Broad­band plan is head­ing down yet an­other bog road dead end

Irish Independent - Business Week - - TECHNOLOGY -

ON the first day that Jim Hacker be­came a gov­ern­ment min­is­ter in the classic Bri­tish TV com­edy series ‘Yes Min­is­ter’, his pri­vate sec­re­tary Bernard Wool­ley showed him around his new of­fice. Wool­ley ex­plained: “It used to be said there were two kinds of chairs to go with two kinds of min­is­ters: one sort that folds up in­stantly and the other sort that goes round and round in cir­cles.”

As reports sur­face of fur­ther de­lays to the Na­tional Broad­band Plan (NBP), ru­ral res­i­dents around Ire­land could be for­given for think­ing that at the Depart­ment of Com­mu­ni­ca­tions both chairs have been in use in re­cent weeks.

For­mer Min­is­ter Denis Naugh­ten’s chair folded up in­stantly as he was forced to re­sign from of­fice in the wake of to­tally in­ap­pro­pri­ate com­mu­ni­ca­tions with the last re­main­ing bid­der.

Now his suc­ces­sor, Richard Bru­ton, runs the risk of go­ing round and round in cir­cles as the process is de­layed fur­ther.

De­cid­ing to push back the start date for the project may not be sim­ply about po­lit­i­cal tac­tics but fac­ing up re­al­ity. Mr Bru­ton has prob­a­bly looked at the level of progress on the one hand, and the com­mit­ments on time frames on the other and said this is not re­al­is­tic. But the un­cer­tainty and pos­si­ble pro­cras­ti­na­tion goes a lot fur­ther than that. The in­de­pen­dent process au­di­tor for the NBP, Peter Smyth, is re­view­ing the process to de­ter­mine whether the ten­der process has been com­pro­mised. There are sev­eral pos­si­ble out­comes to his anal­y­sis, none of which looks par­tic­u­larly good for see­ing the NBP any­time soon.

Sce­nario one sees Mr Smyth con­clude the process has been com­pro­mised and can­not go ahead as cur­rently con­structed. The im­pli­ca­tions here would be very se­ri­ous. Even if he con­cludes that in­ap­pro­pri­ate com­mu­ni­ca­tions be­tween Mr Naugh­ten and the re­main­ing bid­der were an in­ad­ver­tent breach of the rules, it will have to be fol­lowed up.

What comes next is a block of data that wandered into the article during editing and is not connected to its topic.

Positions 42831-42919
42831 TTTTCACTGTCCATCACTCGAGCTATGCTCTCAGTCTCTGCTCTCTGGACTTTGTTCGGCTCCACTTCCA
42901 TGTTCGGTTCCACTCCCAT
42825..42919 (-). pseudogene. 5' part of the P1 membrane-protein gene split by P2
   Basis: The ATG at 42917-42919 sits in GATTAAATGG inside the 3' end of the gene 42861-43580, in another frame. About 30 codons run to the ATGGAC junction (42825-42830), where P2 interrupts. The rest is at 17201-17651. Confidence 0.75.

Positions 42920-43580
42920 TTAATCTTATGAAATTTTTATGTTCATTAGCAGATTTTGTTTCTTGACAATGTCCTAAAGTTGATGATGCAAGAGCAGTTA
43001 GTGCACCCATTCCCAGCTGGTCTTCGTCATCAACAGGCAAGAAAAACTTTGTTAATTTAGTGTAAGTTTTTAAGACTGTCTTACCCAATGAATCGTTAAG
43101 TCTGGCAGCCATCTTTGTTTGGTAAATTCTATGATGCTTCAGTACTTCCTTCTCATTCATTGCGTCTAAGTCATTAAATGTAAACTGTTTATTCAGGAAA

In such a sce­nario, Mr Naugh­ten should face some kind of sanc­tion be­cause of his com­plete naivety and care­less­ness. This process has cost tens of mil­lions of euro so far in con­sul­tancy and le­gal costs. Mr Naugh­ten’s blind en­thu­si­asm may have en­sured this money was ef­fec­tively poured down the drain.

Then there are the con­se­quences for the bid­der. If the process was com­pro­mised, even through no wrong­do­ing on the con­sor­tium’s part, should they be al­lowed con­tinue or re­sub­mit again in a brand new ten­der?

Af­ter all, a com­pro­mised process im­plies some kind of head start for them. How­ever, bear in mind, no­body else seems in­ter­ested in the ten­der as drafted.

Sce­nario two sees a con­clu­sion that the process was not com­pro­mised. Even in that sce­nario, could it go ahead with­out a cloud over the process through which many would ask whether the State is get­ting the best value for money? Fianna Fáil are not happy about what has hap­pened and their stance could be im­por­tant re­gard­less of Mr Smyth’s con­clu­sions.

Dif­fer­ent min­is­ters take dif­fer­ent views on the work of their pre­de­ces­sors. It is not the prac­tice for one min­is­ter to ar­rive in a depart­ment and just re­verse de­ci­sions made pre­vi­ously. How­ever, Mr Naugh­ten seems to have been so de­ter­mined to de­liver this project that Mr Bru­ton may take a close look at the work so far and con­clude it is not the best so­lu­tion for the State and the peo­ple of ru­ral Ire­land.